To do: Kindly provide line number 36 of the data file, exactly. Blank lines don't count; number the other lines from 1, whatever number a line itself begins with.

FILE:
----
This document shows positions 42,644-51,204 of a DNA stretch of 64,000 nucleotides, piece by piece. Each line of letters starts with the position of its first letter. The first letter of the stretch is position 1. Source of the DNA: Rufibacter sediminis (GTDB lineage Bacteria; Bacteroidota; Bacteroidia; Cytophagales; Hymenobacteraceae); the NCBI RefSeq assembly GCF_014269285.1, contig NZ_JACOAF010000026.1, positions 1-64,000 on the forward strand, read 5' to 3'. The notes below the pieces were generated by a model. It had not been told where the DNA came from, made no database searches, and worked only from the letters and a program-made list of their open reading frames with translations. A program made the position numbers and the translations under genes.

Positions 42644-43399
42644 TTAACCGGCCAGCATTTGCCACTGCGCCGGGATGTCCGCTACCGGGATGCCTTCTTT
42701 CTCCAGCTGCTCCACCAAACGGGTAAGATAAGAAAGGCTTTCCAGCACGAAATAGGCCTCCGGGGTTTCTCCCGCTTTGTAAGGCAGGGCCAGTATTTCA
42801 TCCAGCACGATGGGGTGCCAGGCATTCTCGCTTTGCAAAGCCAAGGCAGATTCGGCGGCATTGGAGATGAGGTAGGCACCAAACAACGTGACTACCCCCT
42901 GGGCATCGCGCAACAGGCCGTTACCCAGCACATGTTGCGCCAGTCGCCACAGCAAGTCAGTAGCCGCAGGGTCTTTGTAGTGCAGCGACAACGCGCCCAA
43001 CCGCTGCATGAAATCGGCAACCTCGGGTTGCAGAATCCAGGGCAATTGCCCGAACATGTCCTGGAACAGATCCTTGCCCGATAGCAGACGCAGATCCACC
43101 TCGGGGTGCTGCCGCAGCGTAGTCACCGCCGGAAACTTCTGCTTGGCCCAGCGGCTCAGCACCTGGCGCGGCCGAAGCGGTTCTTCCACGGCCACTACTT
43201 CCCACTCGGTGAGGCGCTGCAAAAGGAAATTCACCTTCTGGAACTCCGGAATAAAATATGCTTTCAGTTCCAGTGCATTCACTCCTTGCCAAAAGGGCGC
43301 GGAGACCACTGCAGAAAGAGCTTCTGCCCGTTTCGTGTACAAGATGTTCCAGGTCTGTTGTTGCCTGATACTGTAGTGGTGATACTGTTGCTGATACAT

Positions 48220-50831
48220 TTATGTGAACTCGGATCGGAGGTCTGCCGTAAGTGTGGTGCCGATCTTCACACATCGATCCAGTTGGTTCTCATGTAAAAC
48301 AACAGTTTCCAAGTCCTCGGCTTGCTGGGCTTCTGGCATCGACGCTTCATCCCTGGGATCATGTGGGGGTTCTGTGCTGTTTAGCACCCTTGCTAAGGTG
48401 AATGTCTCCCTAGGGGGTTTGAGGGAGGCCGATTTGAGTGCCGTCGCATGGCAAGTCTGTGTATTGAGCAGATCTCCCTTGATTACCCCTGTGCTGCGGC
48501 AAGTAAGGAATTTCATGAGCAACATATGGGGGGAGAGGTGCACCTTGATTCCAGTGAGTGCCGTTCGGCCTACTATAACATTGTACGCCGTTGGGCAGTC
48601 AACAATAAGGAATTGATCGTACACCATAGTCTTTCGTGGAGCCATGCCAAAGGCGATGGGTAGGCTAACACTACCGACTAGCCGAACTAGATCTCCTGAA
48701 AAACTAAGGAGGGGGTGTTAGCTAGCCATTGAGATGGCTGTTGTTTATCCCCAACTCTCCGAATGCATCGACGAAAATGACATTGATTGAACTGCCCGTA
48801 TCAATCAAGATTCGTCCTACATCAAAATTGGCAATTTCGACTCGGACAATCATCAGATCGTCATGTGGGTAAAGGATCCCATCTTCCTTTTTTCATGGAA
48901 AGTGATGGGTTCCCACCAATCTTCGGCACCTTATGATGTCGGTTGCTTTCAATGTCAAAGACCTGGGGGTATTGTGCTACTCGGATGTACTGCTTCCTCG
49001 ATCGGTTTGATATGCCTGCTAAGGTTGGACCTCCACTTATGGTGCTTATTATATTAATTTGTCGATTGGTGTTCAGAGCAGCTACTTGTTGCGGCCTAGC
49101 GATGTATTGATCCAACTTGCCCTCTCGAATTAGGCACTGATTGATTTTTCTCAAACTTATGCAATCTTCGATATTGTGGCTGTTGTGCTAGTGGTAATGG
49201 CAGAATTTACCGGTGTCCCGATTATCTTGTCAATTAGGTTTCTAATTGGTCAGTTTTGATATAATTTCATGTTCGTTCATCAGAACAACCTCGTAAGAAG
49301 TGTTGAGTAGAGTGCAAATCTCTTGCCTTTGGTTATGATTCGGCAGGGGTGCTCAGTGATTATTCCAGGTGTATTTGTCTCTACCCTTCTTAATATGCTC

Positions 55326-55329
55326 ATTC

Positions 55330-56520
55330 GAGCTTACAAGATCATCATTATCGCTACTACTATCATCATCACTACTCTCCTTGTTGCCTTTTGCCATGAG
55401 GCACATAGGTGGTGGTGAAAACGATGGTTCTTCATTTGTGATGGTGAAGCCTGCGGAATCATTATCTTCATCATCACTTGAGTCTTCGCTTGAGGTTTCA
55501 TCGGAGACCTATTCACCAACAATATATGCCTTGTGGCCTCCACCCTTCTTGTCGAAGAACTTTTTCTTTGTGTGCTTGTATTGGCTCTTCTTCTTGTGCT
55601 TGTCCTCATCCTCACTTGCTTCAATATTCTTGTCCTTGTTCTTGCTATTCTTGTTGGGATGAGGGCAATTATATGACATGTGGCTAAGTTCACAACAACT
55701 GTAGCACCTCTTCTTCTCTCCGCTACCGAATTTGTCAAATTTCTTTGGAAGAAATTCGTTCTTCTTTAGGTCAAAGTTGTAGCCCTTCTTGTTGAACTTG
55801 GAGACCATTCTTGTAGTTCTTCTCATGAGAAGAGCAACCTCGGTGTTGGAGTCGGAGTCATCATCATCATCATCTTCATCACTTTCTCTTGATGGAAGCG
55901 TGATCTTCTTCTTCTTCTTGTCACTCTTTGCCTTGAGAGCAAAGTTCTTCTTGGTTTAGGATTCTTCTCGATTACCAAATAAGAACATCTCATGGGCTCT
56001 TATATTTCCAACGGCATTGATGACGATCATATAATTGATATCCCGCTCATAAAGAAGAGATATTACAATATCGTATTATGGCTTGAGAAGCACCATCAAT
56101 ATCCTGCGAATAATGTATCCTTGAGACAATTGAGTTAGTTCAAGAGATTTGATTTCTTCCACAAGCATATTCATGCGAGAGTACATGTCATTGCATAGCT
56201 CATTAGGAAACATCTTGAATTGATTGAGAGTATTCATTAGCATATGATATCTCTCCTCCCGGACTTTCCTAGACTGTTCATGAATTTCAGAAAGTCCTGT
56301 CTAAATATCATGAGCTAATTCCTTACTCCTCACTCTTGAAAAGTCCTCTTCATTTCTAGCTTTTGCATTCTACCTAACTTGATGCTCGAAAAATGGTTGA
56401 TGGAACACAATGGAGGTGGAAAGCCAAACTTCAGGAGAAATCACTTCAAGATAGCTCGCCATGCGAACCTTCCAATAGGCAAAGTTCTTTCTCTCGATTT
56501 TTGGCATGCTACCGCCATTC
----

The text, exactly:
56201 CATTAGGAAACATCTTGAATTGATTGAGAGTATTCATTAGCATATGATATCTCTCCTCCCGGACTTTCCTAGACTGTTCATGAATTTCAGAAAGTCCTGT